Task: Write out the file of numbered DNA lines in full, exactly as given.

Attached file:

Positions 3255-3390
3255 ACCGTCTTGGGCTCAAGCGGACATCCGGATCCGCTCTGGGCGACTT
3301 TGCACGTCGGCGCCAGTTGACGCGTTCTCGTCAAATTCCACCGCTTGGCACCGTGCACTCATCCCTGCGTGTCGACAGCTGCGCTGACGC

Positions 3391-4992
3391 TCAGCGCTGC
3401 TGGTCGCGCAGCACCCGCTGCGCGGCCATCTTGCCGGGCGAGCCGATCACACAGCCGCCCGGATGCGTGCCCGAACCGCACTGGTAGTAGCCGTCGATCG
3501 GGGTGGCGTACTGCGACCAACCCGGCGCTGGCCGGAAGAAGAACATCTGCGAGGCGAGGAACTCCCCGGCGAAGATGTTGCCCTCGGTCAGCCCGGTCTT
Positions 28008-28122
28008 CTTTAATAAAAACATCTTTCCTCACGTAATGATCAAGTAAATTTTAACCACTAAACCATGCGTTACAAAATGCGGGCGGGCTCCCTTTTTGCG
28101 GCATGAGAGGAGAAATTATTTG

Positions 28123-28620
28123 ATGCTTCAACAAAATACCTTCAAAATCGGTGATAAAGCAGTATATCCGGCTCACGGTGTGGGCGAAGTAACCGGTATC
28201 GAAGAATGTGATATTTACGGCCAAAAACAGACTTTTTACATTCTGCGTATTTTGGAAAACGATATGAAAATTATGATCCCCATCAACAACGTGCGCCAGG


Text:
Positions 3255-3390
3255 ACCGTCTTGGGCTCAAGCGGACATCCGGATCCGCTCTGGGCGACTT
3301 TGCACGTCGGCGCCAGTTGACGCGTTCTCGTCAAATTCCACCGCTTGGCACCGTGCACTCATCCCTGCGTGTCGACAGCTGCGCTGACGC

Positions 3391-4992
3391 TCAGCGCTGC
3401 TGGTCGCGCAGCACCCGCTGCGCGGCCATCTTGCCGGGCGAGCCGATCACACAGCCGCCCGGATGCGTGCCCGAACCGCACTGGTAGTAGCCGTCGATCG
3501 GGGTGGCGTACTGCGACCAACCCGGCGCTGGCCGGAAGAAGAACATCTGCGAGGCGAGGAACTCCCCGGCGAAGATGTTGCCCTCGGTCAGCCCGGTCTT
Positions 28008-28122
28008 CTTTAATAAAAACATCTTTCCTCACGTAATGATCAAGTAAATTTTAACCACTAAACCATGCGTTACAAAATGCGGGCGGGCTCCCTTTTTGCG
28101 GCATGAGAGGAGAAATTATTTG

Positions 28123-28620
28123 ATGCTTCAACAAAATACCTTCAAAATCGGTGATAAAGCAGTATATCCGGCTCACGGTGTGGGCGAAGTAACCGGTATC
28201 GAAGAATGTGATATTTACGGCCAAAAACAGACTTTTTACATTCTGCGTATTTTGGAAAACGATATGAAAATTATGATCCCCATCAACAACGTGCGCCAGG